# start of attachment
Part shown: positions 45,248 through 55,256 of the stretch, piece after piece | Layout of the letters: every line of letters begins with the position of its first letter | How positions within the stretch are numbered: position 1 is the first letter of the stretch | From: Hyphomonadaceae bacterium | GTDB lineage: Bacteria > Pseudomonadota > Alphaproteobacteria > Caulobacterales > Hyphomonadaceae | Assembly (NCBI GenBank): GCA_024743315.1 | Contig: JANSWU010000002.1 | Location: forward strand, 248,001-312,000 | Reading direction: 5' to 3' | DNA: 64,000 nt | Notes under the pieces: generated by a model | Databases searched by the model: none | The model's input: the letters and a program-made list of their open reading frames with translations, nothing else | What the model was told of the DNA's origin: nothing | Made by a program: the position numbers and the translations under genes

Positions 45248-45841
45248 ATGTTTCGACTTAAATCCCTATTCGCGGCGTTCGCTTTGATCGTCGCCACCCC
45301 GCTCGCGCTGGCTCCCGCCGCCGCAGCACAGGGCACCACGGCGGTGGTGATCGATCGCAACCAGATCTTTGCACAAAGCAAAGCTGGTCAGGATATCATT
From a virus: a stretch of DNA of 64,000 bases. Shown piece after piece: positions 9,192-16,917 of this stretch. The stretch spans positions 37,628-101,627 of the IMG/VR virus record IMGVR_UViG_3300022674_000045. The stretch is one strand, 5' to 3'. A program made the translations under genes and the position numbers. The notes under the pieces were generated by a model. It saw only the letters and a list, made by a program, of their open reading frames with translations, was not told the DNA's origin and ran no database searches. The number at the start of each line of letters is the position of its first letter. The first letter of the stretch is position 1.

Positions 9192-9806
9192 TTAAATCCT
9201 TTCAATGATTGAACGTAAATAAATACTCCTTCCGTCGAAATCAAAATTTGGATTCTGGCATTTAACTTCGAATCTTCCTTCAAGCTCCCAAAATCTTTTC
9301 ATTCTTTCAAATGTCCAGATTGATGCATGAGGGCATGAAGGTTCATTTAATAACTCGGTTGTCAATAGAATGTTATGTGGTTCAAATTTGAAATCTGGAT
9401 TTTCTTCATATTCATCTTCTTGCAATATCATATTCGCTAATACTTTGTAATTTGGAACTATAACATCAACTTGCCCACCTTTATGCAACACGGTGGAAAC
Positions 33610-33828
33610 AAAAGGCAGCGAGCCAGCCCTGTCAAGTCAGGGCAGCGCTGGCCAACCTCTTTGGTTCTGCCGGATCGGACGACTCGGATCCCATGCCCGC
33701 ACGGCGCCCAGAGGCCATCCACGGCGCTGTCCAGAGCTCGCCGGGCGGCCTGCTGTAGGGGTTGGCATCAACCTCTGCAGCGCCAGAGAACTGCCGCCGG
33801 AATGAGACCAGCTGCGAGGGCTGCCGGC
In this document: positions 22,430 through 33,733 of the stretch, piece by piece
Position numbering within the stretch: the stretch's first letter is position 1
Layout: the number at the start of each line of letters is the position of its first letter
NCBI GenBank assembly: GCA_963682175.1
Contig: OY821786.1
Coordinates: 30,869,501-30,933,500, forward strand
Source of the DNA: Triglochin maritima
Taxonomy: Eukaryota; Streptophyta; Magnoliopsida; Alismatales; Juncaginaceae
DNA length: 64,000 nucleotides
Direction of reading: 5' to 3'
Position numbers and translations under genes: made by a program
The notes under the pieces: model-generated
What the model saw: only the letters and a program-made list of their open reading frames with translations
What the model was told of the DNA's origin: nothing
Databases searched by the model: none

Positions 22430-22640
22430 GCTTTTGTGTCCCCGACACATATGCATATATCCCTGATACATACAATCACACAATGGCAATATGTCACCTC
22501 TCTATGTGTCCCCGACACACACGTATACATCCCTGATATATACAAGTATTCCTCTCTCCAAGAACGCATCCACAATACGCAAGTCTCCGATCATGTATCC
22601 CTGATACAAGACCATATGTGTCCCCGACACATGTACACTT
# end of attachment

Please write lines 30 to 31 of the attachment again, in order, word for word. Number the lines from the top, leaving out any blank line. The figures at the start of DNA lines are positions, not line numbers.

Positions 22430-22640
22430 GCTTTTGTGTCCCCGACACATATGCATATATCCCTGATACATACAATCACACAATGGCAATATGTCACCTC